I can't say which would be better emphatically since I'm not sure what you would like to do specifically with either machine, but I can give you some insight so that you can make a decision.
In your price range you would be looking at an FDM type machine (extruded ABS, PLA etc.). Having used some lower end machines in this price range my advice would be to look for a printer that has the best overall quality vs size of build platform. I spent so many hours tuning and tweaking my last low end printer. Also many of the low end machines boasting large build platforms miss a major point. You cannot make large prints especially out of ABS without a thermal chamber. Its a complicated process, but its mostly due to the contraction of the plastic as it cools. Some folks love tweaking and playing with these printers, but I just wanted to build stuff I could use. 20/20 hindsight proved I would have been better served using Shapeways, which is a great option by the way.
Despite my feelings about experience with some of the low end machines, consumer grade printers have advanced a lot. The Makerbot Replicator Mini looks to be a quality machine in your price range. They apparently addressed many of the typical annoyances (putting it lightly) such as leveling of the build platform. If I were to go with a 3d printer in your price range, that would be my pick.
Advantages to the technology:
With a 3d printer you can make fairly complex parts, that would in many cases be impossible for a 3 axis router to build.
3d printers are for the most part fully automated. You just press print, and come back in a few hours.
Disatvantages to the technology:
Repeatablily- lots of printers in this price range can be irritable. If you print the same thing multiple times you will probably notice some variances.
Its an additive process. So you need to factor in the cost of filament into your budget. Its typically more expensive than raw materials you would cut with a CNC.
Maintenance- to keep a printer running smoothly you need to make sure the extruders are not getting clogged; the build platform is level and clean so on and so forth
limited material selection- Some parts you may want to build will not be well suited for the materials you can print with
Grain boundaries- When you print layer by layer there is a defined grain to the part similar to a piece of wood. If you load an RP parallel with the grain it will be more prone to shearing along the grain.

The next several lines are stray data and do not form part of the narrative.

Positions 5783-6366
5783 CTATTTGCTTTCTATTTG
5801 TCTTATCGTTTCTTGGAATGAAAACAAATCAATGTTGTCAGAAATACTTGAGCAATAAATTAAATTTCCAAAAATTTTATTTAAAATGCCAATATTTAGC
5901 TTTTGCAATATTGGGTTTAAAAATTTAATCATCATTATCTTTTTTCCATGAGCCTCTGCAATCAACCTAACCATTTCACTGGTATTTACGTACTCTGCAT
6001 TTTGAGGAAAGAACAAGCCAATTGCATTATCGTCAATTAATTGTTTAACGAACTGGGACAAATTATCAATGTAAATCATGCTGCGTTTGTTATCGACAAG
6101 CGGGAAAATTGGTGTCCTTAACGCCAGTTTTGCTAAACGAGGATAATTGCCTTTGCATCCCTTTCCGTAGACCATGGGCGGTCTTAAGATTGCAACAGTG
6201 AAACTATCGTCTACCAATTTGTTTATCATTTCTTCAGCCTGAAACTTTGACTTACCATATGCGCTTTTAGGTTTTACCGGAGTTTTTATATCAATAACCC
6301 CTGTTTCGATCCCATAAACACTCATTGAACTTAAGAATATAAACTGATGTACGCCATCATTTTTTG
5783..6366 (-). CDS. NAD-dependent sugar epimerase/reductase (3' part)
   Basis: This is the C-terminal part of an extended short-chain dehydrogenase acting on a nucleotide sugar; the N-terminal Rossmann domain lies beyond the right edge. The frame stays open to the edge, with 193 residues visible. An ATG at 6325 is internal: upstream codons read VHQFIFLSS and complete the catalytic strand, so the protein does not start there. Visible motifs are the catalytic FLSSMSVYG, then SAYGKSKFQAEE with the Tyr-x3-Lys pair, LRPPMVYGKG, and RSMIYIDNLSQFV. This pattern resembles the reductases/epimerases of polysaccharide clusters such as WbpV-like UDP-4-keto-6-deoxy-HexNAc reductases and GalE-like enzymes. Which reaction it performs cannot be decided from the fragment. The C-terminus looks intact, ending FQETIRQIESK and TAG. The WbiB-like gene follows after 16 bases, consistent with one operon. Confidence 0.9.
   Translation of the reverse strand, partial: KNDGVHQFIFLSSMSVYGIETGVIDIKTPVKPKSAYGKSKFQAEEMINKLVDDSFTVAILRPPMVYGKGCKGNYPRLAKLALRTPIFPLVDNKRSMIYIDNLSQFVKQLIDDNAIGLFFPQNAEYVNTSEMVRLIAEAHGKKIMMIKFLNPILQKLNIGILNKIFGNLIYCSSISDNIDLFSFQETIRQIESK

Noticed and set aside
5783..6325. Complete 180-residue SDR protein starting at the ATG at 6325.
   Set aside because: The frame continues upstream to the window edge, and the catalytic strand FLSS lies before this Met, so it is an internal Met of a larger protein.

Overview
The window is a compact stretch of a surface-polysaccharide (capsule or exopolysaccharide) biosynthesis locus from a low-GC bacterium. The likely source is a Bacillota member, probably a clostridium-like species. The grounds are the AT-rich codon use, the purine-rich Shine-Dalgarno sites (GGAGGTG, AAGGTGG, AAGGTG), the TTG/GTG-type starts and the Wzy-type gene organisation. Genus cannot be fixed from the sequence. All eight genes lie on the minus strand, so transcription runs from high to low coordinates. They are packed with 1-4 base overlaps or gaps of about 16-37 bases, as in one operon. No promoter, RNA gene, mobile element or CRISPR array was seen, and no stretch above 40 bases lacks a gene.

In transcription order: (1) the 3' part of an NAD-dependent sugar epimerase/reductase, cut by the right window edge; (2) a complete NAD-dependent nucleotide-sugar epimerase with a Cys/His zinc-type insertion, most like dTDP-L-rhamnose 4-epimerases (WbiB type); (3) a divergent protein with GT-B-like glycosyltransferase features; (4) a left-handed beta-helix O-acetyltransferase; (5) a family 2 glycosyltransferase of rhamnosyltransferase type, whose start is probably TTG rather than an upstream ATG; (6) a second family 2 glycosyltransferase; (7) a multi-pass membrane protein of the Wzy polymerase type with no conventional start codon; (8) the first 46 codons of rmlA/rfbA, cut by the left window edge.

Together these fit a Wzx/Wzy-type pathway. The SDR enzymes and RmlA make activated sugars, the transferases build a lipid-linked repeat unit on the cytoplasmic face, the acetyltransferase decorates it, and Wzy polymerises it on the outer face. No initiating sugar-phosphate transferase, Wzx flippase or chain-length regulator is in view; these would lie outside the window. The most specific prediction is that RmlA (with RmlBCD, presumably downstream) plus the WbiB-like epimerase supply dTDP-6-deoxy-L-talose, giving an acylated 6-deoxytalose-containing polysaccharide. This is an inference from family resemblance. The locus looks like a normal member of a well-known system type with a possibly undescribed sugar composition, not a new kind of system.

A CNC router is a powerful tool, that is really optimized for 2 1/d work. Meaning you can cut 2d shapes out of a block of material. The 1/2 d being a plunge of a given depth. That being said it is possible to create full 3d cuts, but this requires a range of tooling, and more advanced software, that may or may not be available in your price range. Be aware that many routers at the low end cut corners with build materials. Try to stay away from routers built from materials such as masonite manufactured wood and particle board, since these materials are highly sensitive to moisture, which causes warping. You may be able to treat or coat such materials to better weatherize them, but this could also disrupt the fit of the parts, which is bad too.
One of the biggest differences from 3d printing to routing is that you have to be aware of the cutting tool limitations. In the case of a router, milling of the material constitutes horizontal cuts with a rotating blade of some diameter. You cannot cut a square hole with a drill bit that you would put in a cnc router. So you need to think in terms of what features are reasonable or possible for the machine to make. 3d printers don't really suffer from this issue since they extrude minuscule amounts of material layer by layer. As such the extruder is always above the work piece.
generally have a larger build area (l x w) than 3d printers of the same expense
Vast material selection
More repeatable than FDM 3d printers (in my opinion)
Generally better resolution than comparable 3d printers
Tooling- all the drills and routing bits. You have to be careful when you design not to require exotic features that would require equally exotic tooling
Wear- The tooling used has a finite life span. As the tools become dull you need to replace them. Worn tools can break and produce poor results.
Tool changes- routers require different tools for different features when cutting in 3d. You have to babysit these machines to change out tooling.
produces lots of debris
If I were in your shoes, and wanted to make robot chassis I would consider what kinds or parts were important to me. If you want to make cool/intricate 3d parts I would go 3d printer or shapeways. If my goal was to make larger, and more robust parts, that were primarily 2d in nature, a CNC router would be the way to go.
Hope that helps